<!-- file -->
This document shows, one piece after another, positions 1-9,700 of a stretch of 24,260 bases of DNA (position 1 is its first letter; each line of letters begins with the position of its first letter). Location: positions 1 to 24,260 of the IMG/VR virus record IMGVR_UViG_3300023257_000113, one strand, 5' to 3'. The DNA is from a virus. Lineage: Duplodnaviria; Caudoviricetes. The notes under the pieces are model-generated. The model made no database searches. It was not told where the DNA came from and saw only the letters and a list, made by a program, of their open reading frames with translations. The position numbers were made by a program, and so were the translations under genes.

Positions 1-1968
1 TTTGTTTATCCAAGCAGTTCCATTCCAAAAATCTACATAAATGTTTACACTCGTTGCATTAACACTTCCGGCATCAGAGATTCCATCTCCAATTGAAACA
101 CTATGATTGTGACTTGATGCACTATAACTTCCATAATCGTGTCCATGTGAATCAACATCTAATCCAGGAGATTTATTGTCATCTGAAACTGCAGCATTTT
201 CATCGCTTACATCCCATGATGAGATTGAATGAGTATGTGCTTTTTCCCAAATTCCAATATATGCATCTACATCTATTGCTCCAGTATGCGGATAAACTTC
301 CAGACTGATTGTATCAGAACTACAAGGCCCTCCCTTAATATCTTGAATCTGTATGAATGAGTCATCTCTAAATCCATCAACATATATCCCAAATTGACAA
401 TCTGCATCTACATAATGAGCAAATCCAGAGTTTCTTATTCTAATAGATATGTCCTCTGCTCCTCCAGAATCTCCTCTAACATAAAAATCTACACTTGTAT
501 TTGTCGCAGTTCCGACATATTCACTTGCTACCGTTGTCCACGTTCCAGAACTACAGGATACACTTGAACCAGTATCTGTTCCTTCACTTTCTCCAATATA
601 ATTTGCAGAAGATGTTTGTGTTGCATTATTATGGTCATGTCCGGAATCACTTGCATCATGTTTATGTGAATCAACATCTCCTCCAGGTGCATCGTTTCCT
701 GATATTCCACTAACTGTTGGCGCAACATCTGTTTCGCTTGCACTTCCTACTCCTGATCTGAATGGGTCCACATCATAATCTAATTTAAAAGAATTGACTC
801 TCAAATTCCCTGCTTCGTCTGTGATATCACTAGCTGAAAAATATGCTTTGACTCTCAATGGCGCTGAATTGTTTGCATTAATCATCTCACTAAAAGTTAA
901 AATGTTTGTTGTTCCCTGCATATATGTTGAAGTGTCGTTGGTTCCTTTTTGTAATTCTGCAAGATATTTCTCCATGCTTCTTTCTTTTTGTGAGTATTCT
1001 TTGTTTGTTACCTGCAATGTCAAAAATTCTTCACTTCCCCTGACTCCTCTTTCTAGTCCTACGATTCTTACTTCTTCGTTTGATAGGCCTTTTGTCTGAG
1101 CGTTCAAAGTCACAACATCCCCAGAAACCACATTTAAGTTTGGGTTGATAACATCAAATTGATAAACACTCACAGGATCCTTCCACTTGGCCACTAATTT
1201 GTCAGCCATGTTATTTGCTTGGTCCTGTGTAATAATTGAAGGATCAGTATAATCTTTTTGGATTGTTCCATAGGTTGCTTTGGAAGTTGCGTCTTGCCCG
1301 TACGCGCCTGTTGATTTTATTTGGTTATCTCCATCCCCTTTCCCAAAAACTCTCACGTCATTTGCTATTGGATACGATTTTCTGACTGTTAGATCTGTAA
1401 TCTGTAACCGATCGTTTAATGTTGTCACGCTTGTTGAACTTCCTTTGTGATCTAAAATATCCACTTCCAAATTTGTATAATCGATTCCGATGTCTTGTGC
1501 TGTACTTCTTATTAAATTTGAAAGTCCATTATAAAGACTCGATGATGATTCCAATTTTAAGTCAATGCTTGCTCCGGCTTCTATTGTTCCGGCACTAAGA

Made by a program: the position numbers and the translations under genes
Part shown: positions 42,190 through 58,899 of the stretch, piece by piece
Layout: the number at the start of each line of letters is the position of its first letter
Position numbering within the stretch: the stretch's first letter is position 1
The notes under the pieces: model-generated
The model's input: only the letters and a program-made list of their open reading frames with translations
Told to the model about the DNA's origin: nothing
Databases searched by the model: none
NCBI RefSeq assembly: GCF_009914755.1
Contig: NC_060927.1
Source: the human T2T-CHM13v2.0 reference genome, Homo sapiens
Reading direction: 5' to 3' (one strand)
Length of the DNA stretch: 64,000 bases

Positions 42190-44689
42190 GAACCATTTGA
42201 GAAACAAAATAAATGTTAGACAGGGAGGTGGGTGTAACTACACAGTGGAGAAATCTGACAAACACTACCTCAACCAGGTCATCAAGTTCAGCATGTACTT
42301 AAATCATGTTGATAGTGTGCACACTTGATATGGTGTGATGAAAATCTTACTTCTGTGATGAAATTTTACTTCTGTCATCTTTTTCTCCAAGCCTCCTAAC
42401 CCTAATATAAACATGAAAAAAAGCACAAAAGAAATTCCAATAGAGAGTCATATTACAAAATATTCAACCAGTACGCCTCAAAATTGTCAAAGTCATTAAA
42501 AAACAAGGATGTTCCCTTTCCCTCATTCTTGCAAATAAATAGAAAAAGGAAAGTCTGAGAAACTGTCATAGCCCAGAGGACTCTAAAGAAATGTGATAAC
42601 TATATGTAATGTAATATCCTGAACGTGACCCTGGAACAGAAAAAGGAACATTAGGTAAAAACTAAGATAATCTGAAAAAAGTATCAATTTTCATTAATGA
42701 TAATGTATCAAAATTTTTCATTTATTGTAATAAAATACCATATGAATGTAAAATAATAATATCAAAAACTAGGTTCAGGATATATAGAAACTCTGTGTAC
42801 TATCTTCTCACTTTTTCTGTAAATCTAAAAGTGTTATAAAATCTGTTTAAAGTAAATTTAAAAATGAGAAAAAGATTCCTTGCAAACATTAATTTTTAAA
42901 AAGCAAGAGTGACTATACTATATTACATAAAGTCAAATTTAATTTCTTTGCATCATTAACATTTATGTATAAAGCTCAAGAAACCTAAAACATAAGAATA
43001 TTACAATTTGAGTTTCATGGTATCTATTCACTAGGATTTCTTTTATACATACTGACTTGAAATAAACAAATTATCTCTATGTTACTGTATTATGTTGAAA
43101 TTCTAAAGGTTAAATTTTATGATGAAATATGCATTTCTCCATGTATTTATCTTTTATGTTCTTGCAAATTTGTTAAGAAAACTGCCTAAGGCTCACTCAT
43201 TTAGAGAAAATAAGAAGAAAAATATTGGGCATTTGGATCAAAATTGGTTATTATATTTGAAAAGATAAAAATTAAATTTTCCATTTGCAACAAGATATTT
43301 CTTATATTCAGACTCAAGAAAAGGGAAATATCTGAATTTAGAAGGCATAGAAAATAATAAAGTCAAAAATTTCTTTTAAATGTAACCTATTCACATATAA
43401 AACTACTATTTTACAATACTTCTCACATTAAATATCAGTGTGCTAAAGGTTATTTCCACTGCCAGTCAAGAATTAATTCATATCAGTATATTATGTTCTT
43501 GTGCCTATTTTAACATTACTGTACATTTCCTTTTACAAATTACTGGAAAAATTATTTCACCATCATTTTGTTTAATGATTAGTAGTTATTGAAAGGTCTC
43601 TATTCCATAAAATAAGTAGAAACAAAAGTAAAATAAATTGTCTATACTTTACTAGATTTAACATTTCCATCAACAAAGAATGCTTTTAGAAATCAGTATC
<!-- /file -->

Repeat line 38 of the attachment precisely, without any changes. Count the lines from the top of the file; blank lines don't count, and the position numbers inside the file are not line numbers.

42601 TATATGTAATGTAATATCCTGAACGTGACCCTGGAACAGAAAAAGGAACATTAGGTAAAAACTAAGATAATCTGAAAAAAGTATCAATTTTCATTAATGA